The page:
24 October 2018
ICANN chief executive Fadi Chehadé said the fragmentation of the internet is bad for everyone. Photo: Xinhua
ICANN chief executive Fadi Chehadé said the fragmentation of the internet is bad for everyone. Photo: Xinhua

US plan to cede internet domain control on track, says official

A controversial US plan to cede oversight of the non-profit organization that manages the internet’s infrastructure is on track to gain government approval by next year’s presidential elections, Reuters reported.

Some Republican lawmakers have raised concerns about the plan to hand over the stewardship of the Internet Corporation for Assigned Names and Numbers (ICANN) to a global multi-stakeholder body, worried that it may allow other countries to capture control.

But ICANN chief executive Fadi Chehadé said such opposition was fading and that some opponents would come around once they see the accountability mechanisms and other assurances put in place.

“I think they see now that this is actually a good thing for the internet,” Chehadé was quoted as saying. “The fragmentation of the internet is bad for everyone.”

“I’m never comfortable, but I am optimistic and I believe that all interests are now aligned… Everybody sees that this makes sense.”

Since 1998, the United States has contracted out, through the Commerce Department, the management of the master database for top-level domain names like .com and .net and their corresponding numeric addresses to ICANN.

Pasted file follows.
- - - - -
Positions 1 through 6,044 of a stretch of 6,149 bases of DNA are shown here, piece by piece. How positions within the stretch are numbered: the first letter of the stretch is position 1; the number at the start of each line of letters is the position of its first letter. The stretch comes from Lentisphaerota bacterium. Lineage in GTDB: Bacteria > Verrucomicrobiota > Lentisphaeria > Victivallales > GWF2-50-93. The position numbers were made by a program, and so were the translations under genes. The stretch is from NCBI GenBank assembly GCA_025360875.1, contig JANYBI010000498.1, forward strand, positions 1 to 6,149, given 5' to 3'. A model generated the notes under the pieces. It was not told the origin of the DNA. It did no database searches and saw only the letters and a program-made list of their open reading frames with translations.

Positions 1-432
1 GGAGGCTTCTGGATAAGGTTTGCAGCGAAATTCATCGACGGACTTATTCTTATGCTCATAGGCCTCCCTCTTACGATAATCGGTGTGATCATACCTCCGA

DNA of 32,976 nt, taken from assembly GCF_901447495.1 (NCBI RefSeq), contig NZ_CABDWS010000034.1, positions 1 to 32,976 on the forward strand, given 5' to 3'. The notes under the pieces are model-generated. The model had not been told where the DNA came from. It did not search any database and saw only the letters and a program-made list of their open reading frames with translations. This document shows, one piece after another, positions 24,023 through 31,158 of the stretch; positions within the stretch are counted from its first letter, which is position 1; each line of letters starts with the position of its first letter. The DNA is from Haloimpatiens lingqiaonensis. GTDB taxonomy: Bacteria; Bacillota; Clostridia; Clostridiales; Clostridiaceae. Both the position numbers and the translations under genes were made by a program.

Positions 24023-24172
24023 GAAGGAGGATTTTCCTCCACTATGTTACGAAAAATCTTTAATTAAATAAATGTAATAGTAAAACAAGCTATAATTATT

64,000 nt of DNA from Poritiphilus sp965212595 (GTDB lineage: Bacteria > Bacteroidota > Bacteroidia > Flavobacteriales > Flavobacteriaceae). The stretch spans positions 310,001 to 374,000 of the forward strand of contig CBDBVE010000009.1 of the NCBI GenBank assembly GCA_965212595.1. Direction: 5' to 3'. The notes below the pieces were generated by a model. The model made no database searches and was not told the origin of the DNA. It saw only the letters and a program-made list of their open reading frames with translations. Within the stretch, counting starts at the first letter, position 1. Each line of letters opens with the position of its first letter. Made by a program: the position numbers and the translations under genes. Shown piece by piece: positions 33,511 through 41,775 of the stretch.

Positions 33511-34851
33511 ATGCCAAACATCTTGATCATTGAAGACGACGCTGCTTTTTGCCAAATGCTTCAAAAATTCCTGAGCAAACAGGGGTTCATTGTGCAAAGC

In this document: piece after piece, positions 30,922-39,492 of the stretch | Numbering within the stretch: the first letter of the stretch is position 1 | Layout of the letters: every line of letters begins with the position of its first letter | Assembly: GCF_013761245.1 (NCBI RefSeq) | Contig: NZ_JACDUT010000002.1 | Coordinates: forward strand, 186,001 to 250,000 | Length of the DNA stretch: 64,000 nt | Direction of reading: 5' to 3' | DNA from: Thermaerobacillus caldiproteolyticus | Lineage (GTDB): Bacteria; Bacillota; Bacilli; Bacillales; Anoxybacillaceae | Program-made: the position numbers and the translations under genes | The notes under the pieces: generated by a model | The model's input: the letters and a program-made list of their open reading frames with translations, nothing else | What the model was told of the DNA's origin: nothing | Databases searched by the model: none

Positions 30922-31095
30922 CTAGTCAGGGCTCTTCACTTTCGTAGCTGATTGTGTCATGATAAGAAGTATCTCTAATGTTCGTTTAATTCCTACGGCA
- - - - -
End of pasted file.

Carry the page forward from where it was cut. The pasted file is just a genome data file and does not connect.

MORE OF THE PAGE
The Commerce Department has long expected to phase out its oversight and planned to do it at the end of the current ICANN contract in September, though the timing may slip slightly and may require an extension.

ICANN members are working to draft a proposal for how the group would operate as an independent body run by stakeholders from across the world, including academics and business and government representatives.

Chehadé, who plans to leave ICANN in March, said the community should produce the proposal by the end of the year for the US government, including the administration and Congress, to review.

He said the review process, according to government estimates, would take 60 to 90 days.

Chehadé said he remained optimistic that those steps could be concluded before the US presidential election in November 2016, which may result in a Republican hostile to an ICANN power shift controlling the White House.

Once the review process was completed, ICANN members would work to implement the plan. It remains unclear how long that process would take.

The White House on Tuesday issued a veto threat to a bill proposed in the Republican-controlled House of Representatives that would restrict the Commerce Department’s ability to use its funding to relinquish ICANN oversight, the report said.

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